Economist in 2002: John McCain "Laid the Groundwork" for George Bush's Post 9-11 Foreign Policy
Posted by Max Bergmann
In a shocking article from the Economist in March 2002, John McCain is described as having George Bush's foreign policy before George Bush had it. The article, by the Economist's Lexington columnist, is titled "George Bush: McCainiac - How the president has almost become the man he trounced in the primaries," confirms the progressive argument that John McCain's foreign policy is no different then George Bush's.
The article, written more six years ago, and meant as praise at the time, says "It is almost as if the Arizona senator had won the election," saying that "Despite his defeat, he [MCCAIN] laid much of the groundwork for Mr Bush's post-September presidency." The article concludes that the great irony is that "Mr Bush has proved a better spokesman for McCainiac ideas than Mr McCain could ever have been."
The quotes are even better in context, below are snippets from the article and a great picture as well (you can read the whole thing here).
IF THE battle in 2000 to choose the Republican Party's presidential candidate now seems a world away, it is not just because September 11th changed the world. It is also because George Bush trounced John McCain so thoroughly that he seemed to bury everything the Arizona senator stood for.
Back then, the two men appeared to have nothing in common...
But the biggest differences were in foreign policy. The Arizona senator campaigned for a policy of “rogue-state rollback”— by which he meant preventing disruptive small-country dictators getting their hands on weapons of mass destruction, if necessary by arming the local opposition. Mr McCain was the only candidate on either side to promote this theme, and hardly anyone took him seriously. Mr Bush, in contrast, talked about managing great-power relationships and repairing the damage done to America's ties with China, Russia and Europe after, as he saw it, eight years of Clintonian inconsistency. Mr McCain spoke stirringly or scarily, according to how you see these things, about “national greatness”. Mr Bush called soothingly for greater humility in projecting American power abroad...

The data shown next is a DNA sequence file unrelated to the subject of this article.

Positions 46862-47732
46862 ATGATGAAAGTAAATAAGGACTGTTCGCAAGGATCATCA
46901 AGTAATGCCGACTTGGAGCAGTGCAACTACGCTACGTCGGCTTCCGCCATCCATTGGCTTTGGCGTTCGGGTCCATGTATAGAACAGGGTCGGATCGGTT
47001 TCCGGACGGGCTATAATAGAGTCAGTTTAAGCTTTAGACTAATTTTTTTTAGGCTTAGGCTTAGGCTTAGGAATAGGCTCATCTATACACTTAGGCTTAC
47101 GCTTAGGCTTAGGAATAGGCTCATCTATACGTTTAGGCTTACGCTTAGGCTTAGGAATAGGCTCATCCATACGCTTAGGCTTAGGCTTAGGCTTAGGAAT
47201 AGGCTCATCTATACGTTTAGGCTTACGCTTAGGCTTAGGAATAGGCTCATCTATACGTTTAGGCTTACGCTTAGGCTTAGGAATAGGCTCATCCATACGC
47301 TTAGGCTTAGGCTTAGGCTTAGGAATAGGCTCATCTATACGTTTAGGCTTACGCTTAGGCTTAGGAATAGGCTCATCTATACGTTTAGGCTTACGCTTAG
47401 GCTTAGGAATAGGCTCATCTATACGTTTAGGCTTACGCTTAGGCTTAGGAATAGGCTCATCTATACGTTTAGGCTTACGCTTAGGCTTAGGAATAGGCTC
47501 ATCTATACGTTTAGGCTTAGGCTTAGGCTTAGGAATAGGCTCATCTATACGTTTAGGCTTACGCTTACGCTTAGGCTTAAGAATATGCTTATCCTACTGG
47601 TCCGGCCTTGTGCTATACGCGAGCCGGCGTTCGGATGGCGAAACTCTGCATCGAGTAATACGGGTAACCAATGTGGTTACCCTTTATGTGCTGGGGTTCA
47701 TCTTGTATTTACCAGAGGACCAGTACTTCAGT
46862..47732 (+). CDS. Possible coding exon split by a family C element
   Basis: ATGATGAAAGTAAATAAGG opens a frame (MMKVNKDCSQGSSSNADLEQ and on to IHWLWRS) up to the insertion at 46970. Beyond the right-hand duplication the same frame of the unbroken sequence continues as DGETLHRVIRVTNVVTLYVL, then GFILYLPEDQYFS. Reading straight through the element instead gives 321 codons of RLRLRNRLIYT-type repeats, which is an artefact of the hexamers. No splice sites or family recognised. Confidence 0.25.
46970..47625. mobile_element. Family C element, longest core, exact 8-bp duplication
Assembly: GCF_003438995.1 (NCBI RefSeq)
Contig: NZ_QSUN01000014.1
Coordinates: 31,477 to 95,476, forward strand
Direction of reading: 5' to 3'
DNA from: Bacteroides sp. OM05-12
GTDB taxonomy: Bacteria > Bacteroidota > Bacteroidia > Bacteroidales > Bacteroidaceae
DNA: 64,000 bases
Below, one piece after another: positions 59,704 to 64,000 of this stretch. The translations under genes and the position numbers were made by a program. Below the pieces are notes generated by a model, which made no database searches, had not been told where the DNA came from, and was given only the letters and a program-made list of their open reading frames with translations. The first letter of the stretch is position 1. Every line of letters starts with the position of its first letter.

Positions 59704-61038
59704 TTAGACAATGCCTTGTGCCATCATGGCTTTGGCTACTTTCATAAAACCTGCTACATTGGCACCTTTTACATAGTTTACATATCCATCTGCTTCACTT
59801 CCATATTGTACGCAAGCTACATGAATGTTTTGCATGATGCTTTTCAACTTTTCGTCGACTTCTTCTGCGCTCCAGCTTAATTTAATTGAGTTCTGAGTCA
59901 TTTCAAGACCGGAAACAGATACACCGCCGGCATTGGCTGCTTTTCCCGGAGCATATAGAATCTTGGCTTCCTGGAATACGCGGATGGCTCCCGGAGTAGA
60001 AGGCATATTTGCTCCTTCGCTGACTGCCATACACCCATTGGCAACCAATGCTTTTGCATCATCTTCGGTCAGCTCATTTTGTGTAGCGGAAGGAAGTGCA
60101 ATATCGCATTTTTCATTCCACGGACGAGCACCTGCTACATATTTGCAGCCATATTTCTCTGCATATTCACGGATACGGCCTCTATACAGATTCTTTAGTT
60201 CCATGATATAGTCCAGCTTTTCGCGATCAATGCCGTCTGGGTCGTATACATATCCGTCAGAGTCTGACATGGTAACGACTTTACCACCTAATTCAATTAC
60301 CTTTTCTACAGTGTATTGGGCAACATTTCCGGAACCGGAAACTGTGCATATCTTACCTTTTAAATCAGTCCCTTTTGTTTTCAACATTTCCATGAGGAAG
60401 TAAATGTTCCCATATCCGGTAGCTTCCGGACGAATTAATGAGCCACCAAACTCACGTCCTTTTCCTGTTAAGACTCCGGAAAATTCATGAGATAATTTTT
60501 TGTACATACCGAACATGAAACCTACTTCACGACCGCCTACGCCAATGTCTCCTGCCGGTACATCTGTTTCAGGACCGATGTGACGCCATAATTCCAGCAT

Yet, if you look at the ideas that currently animate Mr Bush's presidency, they are about as McCainiac as you can get without having spent five years as a Vietnamese prisoner-of-war... In his state-of-the-union speech in January, Mr Bush... delivered his famous warning on the “axis of evil”, rhetorically reformulating Mr McCain's “rogue-state rollback”.
Suddenly, “national greatness conservatism”—Mr McCain's amour fou—has become the passion of the White House too. Confronting threats from small dictatorships, not managing relations with big powers, has become the focus of the presidency. Mr Bush has defined his presidency in terms of success in the war against rogue states and terrorists. To make the comparison complete, Mr Bush has been telling anyone who will listen that he has been reading Edmund Morris's new book on Teddy Roosevelt, one of Mr McCain's often-quoted heroes.
It is almost as if the Arizona senator had won the election. How on earth did this happen? But he still does not see the broader horizon the way that Mr McCain sees it... Abroad, it meant changing corrupt regimes which threaten the West, and encouraging the spread of democracy.
...Whether by prescience or luck, he [MCCAIN] was the first to reach out for the policies that fit the new world wrought by September 11th. Despite his defeat, he laid much of the groundwork for Mr Bush's post-September presidency. But the credit to Mr Bush is probably greater. He has proved quicker to adapt his views than anyone expected, switching seamlessly from great-power maintenance to rooting out terrorists and showing his independence from the Republican establishment by pinching ideas from his rival.
This transformation contains an irony and a question. The irony is that, because the president dominates his party in a way the maverick Mr McCain could never have done, Mr Bush has proved a better spokesman for McCainiac ideas than Mr McCain could ever have been...